If you study the photographs of women en masse in the suffrage archive, it is the hat that dominates – whether laden with roses or topped with aggressive-looking albatross feathers. In 1909, women’s hats typically measured three feet high (trimmings included) and two feet wide, and their preposterous growth was linked, in part, to female politics.
Mrs Pankhurst insisted that if they were to win the nation over, suffragettes must ensure that they were the best-dressed, most alluring women at every social gathering. Last century’s New Woman in her masculine straw boater had created the caricature of unmarriageable spinsters in trilbies. This image had to be purged. And so, by personal example, Emmeline and her daughter Christabel promoted large, fashionable hats. If you were both powerful and feminine, went the message, then you had the best of both worlds.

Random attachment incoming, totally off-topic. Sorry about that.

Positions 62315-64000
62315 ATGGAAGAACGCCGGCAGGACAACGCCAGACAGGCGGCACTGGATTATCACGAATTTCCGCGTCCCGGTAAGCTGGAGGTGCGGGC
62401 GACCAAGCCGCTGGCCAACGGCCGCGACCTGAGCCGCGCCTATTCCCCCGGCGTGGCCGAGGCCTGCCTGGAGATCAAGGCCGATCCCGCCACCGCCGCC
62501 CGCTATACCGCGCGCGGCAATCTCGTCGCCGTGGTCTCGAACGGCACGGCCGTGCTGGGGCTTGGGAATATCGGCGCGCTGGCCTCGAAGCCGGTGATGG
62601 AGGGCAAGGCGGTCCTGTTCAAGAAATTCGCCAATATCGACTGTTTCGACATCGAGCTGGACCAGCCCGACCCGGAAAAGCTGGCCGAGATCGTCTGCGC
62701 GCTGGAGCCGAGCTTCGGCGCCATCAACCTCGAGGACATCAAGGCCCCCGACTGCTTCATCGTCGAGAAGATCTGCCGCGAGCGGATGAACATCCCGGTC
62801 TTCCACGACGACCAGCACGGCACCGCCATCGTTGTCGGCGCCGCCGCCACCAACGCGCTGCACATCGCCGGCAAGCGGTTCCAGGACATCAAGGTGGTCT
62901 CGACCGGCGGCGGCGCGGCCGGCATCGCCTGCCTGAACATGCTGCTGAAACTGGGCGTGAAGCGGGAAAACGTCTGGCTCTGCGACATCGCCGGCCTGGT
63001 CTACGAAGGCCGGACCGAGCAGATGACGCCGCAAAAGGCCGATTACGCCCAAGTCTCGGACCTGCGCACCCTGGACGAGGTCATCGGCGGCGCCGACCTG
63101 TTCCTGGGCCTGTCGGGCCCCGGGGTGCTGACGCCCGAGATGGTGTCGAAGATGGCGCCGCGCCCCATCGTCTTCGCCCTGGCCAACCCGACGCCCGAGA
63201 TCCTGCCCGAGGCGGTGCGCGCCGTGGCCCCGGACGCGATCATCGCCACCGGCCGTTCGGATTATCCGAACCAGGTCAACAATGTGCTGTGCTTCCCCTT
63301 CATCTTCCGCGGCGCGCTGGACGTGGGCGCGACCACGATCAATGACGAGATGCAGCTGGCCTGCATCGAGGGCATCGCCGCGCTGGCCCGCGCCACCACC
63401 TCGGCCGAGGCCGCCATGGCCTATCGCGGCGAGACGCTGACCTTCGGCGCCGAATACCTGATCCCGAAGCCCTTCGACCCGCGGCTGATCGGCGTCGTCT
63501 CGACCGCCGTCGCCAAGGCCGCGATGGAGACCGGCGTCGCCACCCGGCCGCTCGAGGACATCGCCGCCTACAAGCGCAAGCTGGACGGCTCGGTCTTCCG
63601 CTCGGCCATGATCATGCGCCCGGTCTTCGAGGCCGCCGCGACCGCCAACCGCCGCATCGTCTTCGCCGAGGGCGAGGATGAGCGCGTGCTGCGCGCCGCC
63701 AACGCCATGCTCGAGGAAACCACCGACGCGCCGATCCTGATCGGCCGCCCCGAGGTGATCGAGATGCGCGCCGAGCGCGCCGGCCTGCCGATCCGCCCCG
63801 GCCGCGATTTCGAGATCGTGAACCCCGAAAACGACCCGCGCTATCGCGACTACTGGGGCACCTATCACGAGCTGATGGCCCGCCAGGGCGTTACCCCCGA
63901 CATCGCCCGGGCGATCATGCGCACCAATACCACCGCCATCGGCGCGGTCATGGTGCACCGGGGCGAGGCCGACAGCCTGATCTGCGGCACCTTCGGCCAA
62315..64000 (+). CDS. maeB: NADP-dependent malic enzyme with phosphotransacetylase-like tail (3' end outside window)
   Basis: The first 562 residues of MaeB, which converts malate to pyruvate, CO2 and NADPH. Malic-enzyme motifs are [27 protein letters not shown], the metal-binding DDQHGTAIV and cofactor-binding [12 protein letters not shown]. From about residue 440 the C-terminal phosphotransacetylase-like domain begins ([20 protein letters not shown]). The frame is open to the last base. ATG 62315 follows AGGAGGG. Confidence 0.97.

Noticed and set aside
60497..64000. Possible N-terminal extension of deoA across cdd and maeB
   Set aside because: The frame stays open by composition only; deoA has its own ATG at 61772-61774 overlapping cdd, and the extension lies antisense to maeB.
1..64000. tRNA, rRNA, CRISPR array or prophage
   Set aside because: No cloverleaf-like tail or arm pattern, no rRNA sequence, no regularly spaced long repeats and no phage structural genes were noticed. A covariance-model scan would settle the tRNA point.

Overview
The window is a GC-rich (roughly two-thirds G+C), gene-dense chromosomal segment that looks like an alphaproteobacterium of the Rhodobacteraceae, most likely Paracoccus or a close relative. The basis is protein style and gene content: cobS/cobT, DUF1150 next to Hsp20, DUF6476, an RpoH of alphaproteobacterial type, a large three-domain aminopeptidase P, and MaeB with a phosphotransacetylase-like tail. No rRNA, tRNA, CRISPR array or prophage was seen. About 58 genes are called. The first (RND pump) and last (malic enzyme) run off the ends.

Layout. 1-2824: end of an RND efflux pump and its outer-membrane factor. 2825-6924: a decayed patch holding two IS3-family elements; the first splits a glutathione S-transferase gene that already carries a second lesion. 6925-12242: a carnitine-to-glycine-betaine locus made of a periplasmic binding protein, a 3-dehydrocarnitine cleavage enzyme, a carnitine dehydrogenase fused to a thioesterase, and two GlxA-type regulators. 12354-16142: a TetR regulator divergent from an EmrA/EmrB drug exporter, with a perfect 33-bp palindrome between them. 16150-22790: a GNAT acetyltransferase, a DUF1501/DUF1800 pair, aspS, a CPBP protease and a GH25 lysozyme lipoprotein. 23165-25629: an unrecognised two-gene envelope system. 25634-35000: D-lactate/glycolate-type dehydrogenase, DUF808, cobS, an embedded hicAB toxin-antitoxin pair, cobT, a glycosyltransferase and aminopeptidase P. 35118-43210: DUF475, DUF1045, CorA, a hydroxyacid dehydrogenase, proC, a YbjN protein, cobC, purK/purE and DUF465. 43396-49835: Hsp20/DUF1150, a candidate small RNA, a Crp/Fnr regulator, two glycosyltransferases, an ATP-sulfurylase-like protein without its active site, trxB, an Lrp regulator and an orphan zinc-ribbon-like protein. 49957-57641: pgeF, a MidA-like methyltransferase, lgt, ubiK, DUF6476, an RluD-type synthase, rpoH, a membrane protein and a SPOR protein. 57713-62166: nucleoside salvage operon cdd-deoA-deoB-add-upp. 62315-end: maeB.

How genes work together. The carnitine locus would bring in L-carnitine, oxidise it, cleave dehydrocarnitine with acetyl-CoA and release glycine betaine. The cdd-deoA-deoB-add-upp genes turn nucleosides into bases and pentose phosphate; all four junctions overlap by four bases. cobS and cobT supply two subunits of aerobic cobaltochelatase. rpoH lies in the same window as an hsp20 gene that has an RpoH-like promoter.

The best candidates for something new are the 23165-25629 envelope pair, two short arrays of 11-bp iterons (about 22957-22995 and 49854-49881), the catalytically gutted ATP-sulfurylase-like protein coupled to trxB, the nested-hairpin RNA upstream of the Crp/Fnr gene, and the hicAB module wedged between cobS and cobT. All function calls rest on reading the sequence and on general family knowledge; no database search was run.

Didn’t animal rights mean anything to Mrs Pankhurst? ‘No member of the WSPU divides her attention between suffrage and other social reforms,’ she wrote in 1914. ‘There is not the slightest doubt that the women of Great Britain would have been enfranchised years ago had all the suffragists adopted this simple principle.’
Narrowness of focus was the suffragette leader’s ideal, and her foot soldiers had to be seen to obey the ‘Commander-in-Chief ’. Mrs Pankhurst’s purple feather was a thing of beauty, representing her femininity – but it was also a symbol of power.
Header photo: copyright Museum of London
Victorian campaigner Emily Williamson was so incensed by the millinery trade’s use
Woman’s Hour, BBC Radio 4
Hear all about Etta Lemon, the ‘Margaret Thatcher’ of the birding world. How did this remarkable character hone her campaigning skills, and why was she stabbed in the back by the men who took over the RSPB? It’s the first item on the programme (later featured on Weekend Woman’s Hour, best of the week).